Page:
And now, for the games.
What went right? Some clever physics-based puzzles were married with over-the-top violence to create the best-selling title of the Uprising.
What went wrong? I’ve always felt that puzzle games are better suiting for smaller gaming sessions on portable devices. Extending playing sessions of any puzzle game on a television usually lead to me getting bored quickly. There were also some issues with aiming that have since been patched up.
What does developer Apathy Works have to say?
If you asked me a year ago, “Will Cute Things Dying Violently become an important touchstone in your life?” I would’ve agreed wholeheartedly. Today, I still agree wholeheartedly. Although CTDV doesn’t mean what I thought it would when I kicked off development back in June 2010, the emerging answer is an order of magnitude more revealing.
Back in 2010, I thought I had XBLIG by the balls. I’d been watching it intently, noting what games succeeded, noting what games failed, and I used that knowledge to formulate a game idea that would be in line with the market’s interests (small, funny, quirky) while also being something that I would enjoy making.On top of that, I had a name in mind that was about as subtle as a frying pan to the face. I thought I was going to kick ass and take names. Realistically: 10,000 copies to be sold, easily. Optimistically: 100,000 copies! Next stop, Newt Gingrich’s moon base!
What happened next is instructive. CTDV took 14 months to develop (10 months longer than I expected), hitched a ride on the Indie Games Summer Uprising, reaped all the good press that the Uprising afforded, and landed with good to great reviews. It sold 10,000 copies in less than a month and hit 21,000 copies sold in less than six. Hell, even Kairi managed to not hate it outright, although that might be because she thought I didn’t have a Fainting Couch nearby and was afraid I’d hurt myself when exposed to her vitriol. (It’s like opening the Ark of the Covenant.)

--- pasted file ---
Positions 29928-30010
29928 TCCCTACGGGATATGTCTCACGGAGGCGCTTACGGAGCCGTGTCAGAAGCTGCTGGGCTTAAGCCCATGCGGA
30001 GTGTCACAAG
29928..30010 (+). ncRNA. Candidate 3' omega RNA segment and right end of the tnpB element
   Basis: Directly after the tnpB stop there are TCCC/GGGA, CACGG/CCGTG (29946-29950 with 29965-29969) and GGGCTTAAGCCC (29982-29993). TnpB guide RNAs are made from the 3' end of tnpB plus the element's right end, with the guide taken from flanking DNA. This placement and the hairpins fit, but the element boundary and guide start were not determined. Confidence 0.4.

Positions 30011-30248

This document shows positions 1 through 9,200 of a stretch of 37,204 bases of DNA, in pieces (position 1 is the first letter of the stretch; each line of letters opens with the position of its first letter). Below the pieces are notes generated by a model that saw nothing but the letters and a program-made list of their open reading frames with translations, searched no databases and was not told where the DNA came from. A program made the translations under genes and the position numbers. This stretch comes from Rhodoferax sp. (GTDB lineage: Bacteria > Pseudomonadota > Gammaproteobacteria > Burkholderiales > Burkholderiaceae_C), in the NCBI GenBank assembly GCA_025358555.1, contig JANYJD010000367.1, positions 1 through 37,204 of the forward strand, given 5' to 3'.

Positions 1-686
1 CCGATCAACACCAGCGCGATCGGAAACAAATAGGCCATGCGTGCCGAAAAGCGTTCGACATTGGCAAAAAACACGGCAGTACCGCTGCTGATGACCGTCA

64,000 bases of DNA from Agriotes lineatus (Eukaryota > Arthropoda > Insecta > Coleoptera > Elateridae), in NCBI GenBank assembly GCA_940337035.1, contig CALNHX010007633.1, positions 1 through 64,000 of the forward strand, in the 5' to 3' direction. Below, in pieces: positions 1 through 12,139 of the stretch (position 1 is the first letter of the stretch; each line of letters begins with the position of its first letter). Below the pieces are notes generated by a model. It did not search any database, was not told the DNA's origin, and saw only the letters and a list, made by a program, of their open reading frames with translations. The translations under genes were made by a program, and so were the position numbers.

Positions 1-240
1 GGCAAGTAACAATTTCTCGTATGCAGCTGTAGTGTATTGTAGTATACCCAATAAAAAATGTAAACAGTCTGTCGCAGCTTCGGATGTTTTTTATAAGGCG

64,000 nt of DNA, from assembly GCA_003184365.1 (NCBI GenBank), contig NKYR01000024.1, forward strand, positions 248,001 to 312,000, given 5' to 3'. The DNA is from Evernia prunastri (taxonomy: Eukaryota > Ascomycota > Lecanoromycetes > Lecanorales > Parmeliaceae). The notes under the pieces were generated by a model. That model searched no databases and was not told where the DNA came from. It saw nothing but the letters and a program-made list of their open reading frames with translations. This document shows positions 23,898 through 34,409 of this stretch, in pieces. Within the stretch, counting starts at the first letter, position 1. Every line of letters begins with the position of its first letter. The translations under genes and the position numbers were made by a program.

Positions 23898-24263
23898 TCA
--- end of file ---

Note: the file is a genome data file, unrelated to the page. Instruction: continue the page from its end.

CTDV wasn’t life-altering moment, of course. It didn’t become the next XBLIG darling… not even close… and I didn’t make enough off of it to quit my day job. Hell, I didn’t even make enough off of it to live in a shack outside of Bumfuckleton, Iowa (founded in 1878). 70 cents per purchase (before taxes) doesn’t get you very far in this world. I never truly thought my moment in the sun would come, but hey, who doesn’t entertain that notion every now and then?
But as I said earlier, the experience was instructive. CTDV was a good game that could’ve been better. It needed and still does need a lot of work, especially its graphics. Sales were great on XBLIG, everything considering, but I can always do better. And that’s why CTDV is so revealing, and why it’s an important touchstone in my life. And, dare I say, a lesson for just about anyone out there: life is a work in progress. You can always do better, there’s always so much more to achieve, and get-rich-quick options are few to nonexistent. Just because you didn’t make your pie-in-the-sky expectations doesn’t mean the journey was wonderful and valuable.